- Memory doesn't always work as we'd like it to.
- We remember much less than we think and, above all, less than we'd like.
- Neuroscientist Amishi Jha explained the keys to remembering something successfully.
Memory doesn't always work the way you want it to — you remember less than you think and, often, less than you'd like.
"What we think is a memory problem is often actually an attention problem," Dr. Amishi Jha wrote for CNBC. She's a professor of psychology at the University of Miami and director and co-founder of Contemplative Neuroscience at the Mindfulness Research and Practice Initiative.
Fortunately, there are daily habits that help improve concentration.
"There are three critical things you must do to successfully remember something," Dr. Jha wrote.
"Use your attention to trace over the information," Jha advised.
Try to remember the details of a chat or a meeting or go over specific things that happened in your day, for example.
"Elaboration involves using attention to link new experiences or information to knowledge or memories you already have. You can store much richer memories by elaborating in this way," Jha explained.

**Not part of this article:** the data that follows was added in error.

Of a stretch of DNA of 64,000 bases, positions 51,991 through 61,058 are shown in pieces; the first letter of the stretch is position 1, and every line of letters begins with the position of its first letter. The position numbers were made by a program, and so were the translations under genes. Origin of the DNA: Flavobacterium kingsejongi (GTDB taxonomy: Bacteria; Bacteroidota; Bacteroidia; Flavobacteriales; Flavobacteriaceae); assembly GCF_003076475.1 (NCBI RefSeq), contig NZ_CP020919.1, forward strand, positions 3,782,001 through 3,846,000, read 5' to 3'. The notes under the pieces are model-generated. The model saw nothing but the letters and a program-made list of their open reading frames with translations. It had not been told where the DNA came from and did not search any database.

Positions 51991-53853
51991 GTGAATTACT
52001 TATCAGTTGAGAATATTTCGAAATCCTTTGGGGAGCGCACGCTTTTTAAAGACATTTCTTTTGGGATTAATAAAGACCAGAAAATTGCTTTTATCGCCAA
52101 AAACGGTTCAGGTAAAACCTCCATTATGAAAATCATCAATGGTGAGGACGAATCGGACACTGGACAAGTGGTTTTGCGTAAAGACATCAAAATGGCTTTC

If someone told you to think of an octopus and then told you that an octopus has three hearts, you can then link this new information to your mental image of an octopus, according to Jha.
The next time you come across one, you may suddenly remember this fact, she went on.
To achieve long-term memory, you need to consolidate the information.
"This involves forming connections between specific sets of neurons that code elements of the memory by replaying targeted brain activity. Repeated replays solidify the long-term memory trace," Jha wrote.
The mistake you should avoid to avoid damaging your memory
While it's important to be focused in life, you also shouldn't overdo it.
"Being too task-focused can harm our memory and creativity," Jha warned.
The brain needs breaks, too, and it's when we allow ourselves some mental downtime that we actually come up with some of our best and most creative ideas.
"Task-free downtime can lead to some of our most creative, generative moments — novel connections are made, new ideas are born, daydreams may appear that are not only satisfying, but also personally or professionally supportive. And this downtime has another important benefit, too: It supports memory consolidation," Jha wrote.
These moments of disconnection, also known as "non-time," are one of the techniques that have helped people like Albert Einstein, Steve Jobs, and Charles Darwin to boost creativity and overcome mental blocks.